Finally, there is just one POMO today amounting to $2.75-$3.50 billion in the 2021-2023 maturity range.
Overnight news bulletin from Ransquawk and Bloomberg
- Stocks traded broadly higher in Europe this morning, supported by the bounce back by basic materials names which underperformed yesterday and also lower trading Bunds, which were weighed on by the looming supply.
- The EU Commission is to fine 6 banks USD 1.7bln over rate rigging manipulation, with Barclays and UBS being exempt because they were they whistle-blowers for the case.
- Going forward, market participants will get to digest the release of the latest US ADP report, New Home Sales survey, DoE Inventories, BoC rate decision and any comments from the OPEC meeting.
- Treasuries decline, with 10Y yields holding around 2.80%; 2/10 near widest since July 2011 as focus remains on Friday’s jobs report, possibility FOMC may decide to announce QE tapering at Dec. meeting.
- Deutsche Bank AG and RBS are among six companies fined a record EU1.7b by the EU for rigging rates linked to Libor
- Deutsche Bank bans multi-party chat rooms at its fixed income business, widening a measure imposed for fx in February after alleged attempts by traders to rig rates, says Michael Golden, spokesman for co
- Wall Street banks, which already shut proprietary trading units that helped fuel record profits, are girding to learn next week how much revenue the Volcker rule may cut from the $44b they say comes from market-making
- Franklin Resources Inc.’s biggest funds ramped up their bet on Ukraine by more than $1.4b in 3Q, adding to its status as the country’s largest international bondholder weeks before street protests deepened the worst rout in developing markets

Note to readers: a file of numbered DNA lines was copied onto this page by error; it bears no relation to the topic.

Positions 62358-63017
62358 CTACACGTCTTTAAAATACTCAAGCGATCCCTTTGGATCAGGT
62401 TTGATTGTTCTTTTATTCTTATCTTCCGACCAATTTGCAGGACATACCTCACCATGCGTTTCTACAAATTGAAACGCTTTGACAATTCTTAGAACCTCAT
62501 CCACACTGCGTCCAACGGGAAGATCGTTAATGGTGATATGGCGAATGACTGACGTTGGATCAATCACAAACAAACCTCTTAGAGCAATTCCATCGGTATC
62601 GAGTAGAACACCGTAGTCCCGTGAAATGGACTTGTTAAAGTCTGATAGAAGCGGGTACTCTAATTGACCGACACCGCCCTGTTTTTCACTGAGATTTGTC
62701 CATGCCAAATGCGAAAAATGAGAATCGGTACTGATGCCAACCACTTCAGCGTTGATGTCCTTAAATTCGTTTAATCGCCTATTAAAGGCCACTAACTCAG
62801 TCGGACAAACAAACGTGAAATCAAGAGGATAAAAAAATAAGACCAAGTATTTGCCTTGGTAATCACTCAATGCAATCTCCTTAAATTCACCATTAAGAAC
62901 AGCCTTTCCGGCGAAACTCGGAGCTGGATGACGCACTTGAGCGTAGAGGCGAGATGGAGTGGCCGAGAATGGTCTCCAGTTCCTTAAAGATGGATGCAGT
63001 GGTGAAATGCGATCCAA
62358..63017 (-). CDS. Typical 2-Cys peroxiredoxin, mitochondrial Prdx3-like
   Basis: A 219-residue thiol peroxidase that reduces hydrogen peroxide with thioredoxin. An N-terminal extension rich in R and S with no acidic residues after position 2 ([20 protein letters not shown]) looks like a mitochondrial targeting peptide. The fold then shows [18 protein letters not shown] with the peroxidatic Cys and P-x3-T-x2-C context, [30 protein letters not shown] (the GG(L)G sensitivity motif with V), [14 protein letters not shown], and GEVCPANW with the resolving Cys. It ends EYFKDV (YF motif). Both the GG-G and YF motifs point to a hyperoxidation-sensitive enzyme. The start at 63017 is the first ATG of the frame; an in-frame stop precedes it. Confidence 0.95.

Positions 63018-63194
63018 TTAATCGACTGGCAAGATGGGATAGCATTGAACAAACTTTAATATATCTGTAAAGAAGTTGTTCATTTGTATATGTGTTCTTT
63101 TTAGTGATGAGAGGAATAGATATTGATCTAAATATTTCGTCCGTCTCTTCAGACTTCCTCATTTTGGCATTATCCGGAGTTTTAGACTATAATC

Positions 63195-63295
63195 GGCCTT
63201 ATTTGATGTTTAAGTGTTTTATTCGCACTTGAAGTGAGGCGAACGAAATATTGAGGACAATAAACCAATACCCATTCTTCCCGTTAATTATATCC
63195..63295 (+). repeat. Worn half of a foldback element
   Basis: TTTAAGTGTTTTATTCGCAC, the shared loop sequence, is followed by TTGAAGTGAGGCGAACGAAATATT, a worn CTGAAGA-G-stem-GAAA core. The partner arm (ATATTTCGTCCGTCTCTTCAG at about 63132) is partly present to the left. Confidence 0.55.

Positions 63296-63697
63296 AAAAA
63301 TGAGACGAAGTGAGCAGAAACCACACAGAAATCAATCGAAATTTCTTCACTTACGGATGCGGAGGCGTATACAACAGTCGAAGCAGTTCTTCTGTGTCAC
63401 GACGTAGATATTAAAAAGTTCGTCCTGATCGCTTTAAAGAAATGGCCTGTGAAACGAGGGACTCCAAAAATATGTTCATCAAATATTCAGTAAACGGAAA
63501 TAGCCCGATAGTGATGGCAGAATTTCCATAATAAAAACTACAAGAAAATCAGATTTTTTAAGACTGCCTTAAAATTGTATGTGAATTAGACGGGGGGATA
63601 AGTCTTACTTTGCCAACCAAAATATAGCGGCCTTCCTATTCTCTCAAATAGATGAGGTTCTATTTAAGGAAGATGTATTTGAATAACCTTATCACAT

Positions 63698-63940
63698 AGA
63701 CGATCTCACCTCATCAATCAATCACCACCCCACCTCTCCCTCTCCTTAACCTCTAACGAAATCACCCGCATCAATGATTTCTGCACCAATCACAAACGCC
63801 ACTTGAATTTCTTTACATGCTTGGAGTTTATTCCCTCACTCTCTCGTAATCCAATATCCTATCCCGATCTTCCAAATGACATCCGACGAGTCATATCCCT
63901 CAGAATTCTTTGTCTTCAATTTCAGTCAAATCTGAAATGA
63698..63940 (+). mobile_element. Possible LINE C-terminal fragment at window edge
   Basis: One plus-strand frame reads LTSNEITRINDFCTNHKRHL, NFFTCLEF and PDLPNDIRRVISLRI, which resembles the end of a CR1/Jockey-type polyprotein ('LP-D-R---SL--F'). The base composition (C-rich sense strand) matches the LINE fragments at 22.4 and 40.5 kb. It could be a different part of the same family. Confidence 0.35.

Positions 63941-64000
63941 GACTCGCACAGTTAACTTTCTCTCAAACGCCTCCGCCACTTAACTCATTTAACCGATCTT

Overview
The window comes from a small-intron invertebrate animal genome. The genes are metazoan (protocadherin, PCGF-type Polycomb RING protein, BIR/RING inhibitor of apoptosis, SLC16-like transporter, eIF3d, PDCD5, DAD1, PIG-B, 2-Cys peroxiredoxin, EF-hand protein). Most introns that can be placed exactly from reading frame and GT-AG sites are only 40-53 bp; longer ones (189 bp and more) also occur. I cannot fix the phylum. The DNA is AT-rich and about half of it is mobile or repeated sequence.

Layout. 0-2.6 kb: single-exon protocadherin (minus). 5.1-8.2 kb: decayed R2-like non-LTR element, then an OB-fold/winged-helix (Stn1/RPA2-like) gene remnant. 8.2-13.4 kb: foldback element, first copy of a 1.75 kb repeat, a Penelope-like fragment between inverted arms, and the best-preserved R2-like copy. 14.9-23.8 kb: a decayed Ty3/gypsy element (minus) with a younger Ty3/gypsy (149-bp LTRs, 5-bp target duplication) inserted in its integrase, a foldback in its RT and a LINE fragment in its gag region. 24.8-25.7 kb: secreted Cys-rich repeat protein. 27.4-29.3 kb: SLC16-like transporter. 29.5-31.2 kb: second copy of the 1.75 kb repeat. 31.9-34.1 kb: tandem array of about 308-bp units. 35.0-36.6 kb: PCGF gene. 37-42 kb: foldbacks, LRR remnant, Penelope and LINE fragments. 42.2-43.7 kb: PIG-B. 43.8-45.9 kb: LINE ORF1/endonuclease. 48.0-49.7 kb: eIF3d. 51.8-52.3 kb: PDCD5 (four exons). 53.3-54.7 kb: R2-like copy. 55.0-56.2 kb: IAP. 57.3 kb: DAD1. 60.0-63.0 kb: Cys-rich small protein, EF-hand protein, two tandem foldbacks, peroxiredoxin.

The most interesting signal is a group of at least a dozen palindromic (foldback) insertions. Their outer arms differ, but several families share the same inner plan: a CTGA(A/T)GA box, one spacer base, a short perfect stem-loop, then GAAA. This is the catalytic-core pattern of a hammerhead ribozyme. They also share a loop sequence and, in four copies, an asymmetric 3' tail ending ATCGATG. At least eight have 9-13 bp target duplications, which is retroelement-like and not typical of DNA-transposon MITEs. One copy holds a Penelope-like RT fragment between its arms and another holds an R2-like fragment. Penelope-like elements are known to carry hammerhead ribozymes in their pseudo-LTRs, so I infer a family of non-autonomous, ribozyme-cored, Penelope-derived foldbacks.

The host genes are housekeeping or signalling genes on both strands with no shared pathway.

- Australia’s economy expanded slower than economists forecast last quarter after households boosted savings, suggesting the central bank may need to do more to spur spending
- China offered Japan talks on the safety of aircraft in overlapping air defense zones after Biden urged Asia’s top two economies to set up channels for resolving their disputes
- After struggling for two months to fix the healthcare.gov web site at the core of his signature legislation, Obama yesterday began what aides say will be a three-week campaign to use his bully pulpit to regain momentum for his initiative
- 57% of Americans said they opposed Obamacare in a Washington Post/ABC News poll taken Nov. 14-17, and the country was evenly split 49% to 49% on whether it could even be salvaged
- Sovereign yields higher. EU peripheral spreads narrow. Asian stocks mostly lower, with Nikkei falling 2.2%, European stocks lower while U.S. equity index futures gain. WTI crude and copper rise, gold falls
US event calendar
US: ADP employment change, cons 170k (8:15)
US: ISM Non-mfg composite, cons 55.0 (10:00)
US: POMO in $2.75-$3.50 billion in the 2021-2023 maturity range (11:00)
Goldman Sach's 6th top trade for 2014: long Japan, US and Europe banks.
- Goldman Sachs 5th top trade for 2014; long 7y CDX IG21 junior mezz
- Goldman Sachs 4th top trade for 2014: long China stocks/short copper
- Goldman Sachs 3rd Top Ten 2014 Trade is long USD/CAD; targeting 1.14.
- Goldman Sachs 2nd Top Ten 2014 Trade recommendations to go long 5 yr EONIA vs short 5 yr US Treasuries.
- Goldman Sachs 1st Top Ten 2014 Trade is Long S&P500, short AUD/USD.
Japan GPIF Head says that they don't need to sell JGBs immediately as it would rock markets and thinks can lower JGB weighting to recommended 52% without selling as bonds mature. Furthermore, the head also said it is very difficult for Japan to hit BoJ's 2% inflation target in 2 years.
Chinese HSBC Services PMI (Nov) M/M 52.5 (Prev. 52.6)
Japan national government, local governments and private sector plan a total JPY 18.6trl stimulus package to cushion the impact of the sales tax increase in April.
BoJ board member Sato does not expect sales hike to cause a severe economic downturn and said there is no need to ease pre-emptively if the economic impact of the sales tax hike is temporary.
EU & UK Headlines
EU Commission fines 6 companies for benchmark manipulation, 2 exempted
- Deutsche Bank gets biggest combined penalty of EUR 725.4mln.
- RBS agrees to pay EUR 391mln in cartels.
- SocGen fined EUR 445.9mln for Euribor manipulation.
- JPMorgan fined EUR 79.9mln in JPY LIBOR case.
- UBS and Barclays escape fines as EU whistle-blowers.
EU GDP SA (Q3 P) Q/Q 0.1% vs Exp. 0.1% (Prev. 0.1%)
- EU GDP SA (Q3 P) Y/Y -0.4% vs Exp. -0.4% (Prev. -0.4%)